"She's hurting my knuckle right now," the consultant says. She quickly explains that after looking under Ella's tongue, she has discovered a frenulum. "A frenulum," she says, "is a little piece of skin under her tongue that restricts movement. It interferes with her ability to cover her bottom gums, so they are rubbing onto your nipple each time she sucks. This could be the cause of your pain."
In other words, my daughter is chewing on my nipples like bubblegum. And this might be the cause of my pain? I raise an eyebrow and keep quiet.
After a few quick questions about Ella's birth and growth, we sit down to feed. I patiently listen to the consultant tell me how to latch Ella onto my breast properly, which I feel I've been doing up till this point. I follow her example anyhow and force myself to relax as Ella gnaws into my skin causing sharp pains to pierce through my breast. Needless to say, the consultant's assessment is finalized as the pain not being caused by a poor latch, but rather from her frenulum.
I ask about and learn that there is an easy procedure to fix the problem that should result in a less painful form of breastfeeding. It is considered surgery, since they will have to use scissors, but the consultant assures me that it is a nearly painless snip for the baby from which she will recover quickly.
"We just don't want you to quit breastfeeding," she says passionately.

Photo of before and after frenulum procedure:

Ella just turned 2 weeks yesterday evening and I can't believe how many setbacks and trials we have already faced. Since I have already determined to breastfeed for the first year, giving up breastfeeding and switching to formula is NOT an option. But it sure seems tempting when the natural alternative is so painful! I am happy to know that it does not have to continue as it has, but that the healthy option will soon be the bonding option too!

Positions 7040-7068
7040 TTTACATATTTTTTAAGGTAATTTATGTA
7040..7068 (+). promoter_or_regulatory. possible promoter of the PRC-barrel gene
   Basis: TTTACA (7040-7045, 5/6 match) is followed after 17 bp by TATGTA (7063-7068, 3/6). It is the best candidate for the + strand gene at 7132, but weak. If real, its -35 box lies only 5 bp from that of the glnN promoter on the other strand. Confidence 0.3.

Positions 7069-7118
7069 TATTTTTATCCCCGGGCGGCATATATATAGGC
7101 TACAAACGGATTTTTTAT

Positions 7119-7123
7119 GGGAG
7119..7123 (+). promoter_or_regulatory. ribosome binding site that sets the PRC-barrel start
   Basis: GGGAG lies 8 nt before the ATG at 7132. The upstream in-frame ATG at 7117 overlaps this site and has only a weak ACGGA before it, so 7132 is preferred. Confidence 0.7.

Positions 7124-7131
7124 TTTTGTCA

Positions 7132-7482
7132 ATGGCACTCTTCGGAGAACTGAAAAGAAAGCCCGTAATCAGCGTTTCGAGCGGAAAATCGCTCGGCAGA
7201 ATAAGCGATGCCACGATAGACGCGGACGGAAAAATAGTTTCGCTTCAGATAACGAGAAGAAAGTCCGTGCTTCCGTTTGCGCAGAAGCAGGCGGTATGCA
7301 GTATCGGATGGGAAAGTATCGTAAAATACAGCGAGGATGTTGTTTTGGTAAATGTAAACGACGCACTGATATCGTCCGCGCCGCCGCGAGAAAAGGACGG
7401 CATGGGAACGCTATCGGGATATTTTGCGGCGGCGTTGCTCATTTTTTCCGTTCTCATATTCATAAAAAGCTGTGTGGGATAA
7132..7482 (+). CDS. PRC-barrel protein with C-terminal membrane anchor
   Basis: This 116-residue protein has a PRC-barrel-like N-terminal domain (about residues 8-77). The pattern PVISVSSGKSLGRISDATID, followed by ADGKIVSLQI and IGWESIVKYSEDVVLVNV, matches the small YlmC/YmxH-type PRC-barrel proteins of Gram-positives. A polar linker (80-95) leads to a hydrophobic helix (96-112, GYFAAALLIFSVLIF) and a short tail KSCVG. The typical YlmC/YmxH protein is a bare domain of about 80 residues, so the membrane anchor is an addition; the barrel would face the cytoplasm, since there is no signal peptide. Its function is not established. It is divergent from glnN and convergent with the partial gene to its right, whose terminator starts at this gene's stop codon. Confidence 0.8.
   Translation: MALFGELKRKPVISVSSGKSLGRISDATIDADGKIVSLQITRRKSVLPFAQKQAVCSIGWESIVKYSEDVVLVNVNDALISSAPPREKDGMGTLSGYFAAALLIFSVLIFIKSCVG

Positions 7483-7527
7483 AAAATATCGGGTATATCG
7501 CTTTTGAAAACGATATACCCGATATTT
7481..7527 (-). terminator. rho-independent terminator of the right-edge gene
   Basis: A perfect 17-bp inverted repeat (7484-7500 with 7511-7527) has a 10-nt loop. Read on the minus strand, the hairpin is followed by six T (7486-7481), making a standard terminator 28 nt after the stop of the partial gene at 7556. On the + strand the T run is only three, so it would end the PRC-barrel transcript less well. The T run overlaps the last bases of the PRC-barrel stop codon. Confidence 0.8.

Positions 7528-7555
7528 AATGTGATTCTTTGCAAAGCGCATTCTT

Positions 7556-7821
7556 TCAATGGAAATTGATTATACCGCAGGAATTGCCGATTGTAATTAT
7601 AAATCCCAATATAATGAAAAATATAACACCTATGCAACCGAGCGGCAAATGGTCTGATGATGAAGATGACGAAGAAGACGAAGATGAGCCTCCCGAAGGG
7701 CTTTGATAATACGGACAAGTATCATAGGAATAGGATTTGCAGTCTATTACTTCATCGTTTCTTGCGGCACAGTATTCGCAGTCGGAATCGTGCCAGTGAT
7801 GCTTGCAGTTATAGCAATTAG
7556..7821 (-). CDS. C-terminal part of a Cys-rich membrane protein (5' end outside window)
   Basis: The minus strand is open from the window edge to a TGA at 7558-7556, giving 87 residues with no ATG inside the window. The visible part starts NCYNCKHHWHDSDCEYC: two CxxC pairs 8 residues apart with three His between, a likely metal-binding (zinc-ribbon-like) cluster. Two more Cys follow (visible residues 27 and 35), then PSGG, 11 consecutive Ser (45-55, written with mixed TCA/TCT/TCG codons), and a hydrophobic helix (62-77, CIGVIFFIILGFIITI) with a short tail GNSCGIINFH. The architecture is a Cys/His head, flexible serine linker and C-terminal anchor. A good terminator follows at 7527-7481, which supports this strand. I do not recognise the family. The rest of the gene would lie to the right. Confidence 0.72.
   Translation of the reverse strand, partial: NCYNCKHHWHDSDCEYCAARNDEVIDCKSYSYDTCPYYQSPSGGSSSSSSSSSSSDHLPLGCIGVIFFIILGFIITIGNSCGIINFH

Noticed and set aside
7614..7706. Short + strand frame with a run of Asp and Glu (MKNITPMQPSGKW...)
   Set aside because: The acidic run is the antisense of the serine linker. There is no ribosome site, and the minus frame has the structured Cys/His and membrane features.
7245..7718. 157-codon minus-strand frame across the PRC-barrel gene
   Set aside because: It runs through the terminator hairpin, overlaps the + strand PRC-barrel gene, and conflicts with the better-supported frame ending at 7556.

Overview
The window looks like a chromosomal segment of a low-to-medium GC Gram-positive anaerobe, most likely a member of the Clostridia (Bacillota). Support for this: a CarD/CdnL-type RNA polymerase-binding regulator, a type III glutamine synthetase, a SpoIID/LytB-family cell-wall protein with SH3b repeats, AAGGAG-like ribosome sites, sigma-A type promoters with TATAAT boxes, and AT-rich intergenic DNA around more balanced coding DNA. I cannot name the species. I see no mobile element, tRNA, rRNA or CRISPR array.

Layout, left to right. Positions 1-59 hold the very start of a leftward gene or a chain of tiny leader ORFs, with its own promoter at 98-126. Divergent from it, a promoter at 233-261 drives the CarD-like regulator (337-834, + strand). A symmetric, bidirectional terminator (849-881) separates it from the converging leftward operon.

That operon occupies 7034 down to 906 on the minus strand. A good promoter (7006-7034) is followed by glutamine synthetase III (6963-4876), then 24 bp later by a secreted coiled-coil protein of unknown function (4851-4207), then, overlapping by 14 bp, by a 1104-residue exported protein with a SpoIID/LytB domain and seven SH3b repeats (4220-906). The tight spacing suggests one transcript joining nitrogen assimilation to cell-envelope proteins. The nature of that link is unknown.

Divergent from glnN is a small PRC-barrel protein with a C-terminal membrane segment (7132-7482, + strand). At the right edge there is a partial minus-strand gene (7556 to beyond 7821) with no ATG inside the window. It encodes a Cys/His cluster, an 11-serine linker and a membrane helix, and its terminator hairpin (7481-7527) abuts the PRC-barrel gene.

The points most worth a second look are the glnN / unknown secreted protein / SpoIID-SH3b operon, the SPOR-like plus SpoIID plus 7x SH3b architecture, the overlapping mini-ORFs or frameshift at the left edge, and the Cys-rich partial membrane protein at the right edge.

Medically based benefits of breastmilk:


Heaven's Eye Phtotography said...

Lavenda...I have to jump in on this one. First of all...CONGRATS!!!! She is absolutely, to die for;) I have nursed all 3 of my babies for 18 months and I have been through it all. I just had a little red flag go up when you said that it is painful and itchy. I would feel much better if you ruled out thrush (basically like a yeast infection in the mouth and it can be caused by bacteria). If the baby is chewing and you are itchy...it NEEDS to be ruled out. I would call your doc instead of the lactaction consult. Just my 2cents. Call if you want to talk...I'm an open book. K

The Guerra Family said...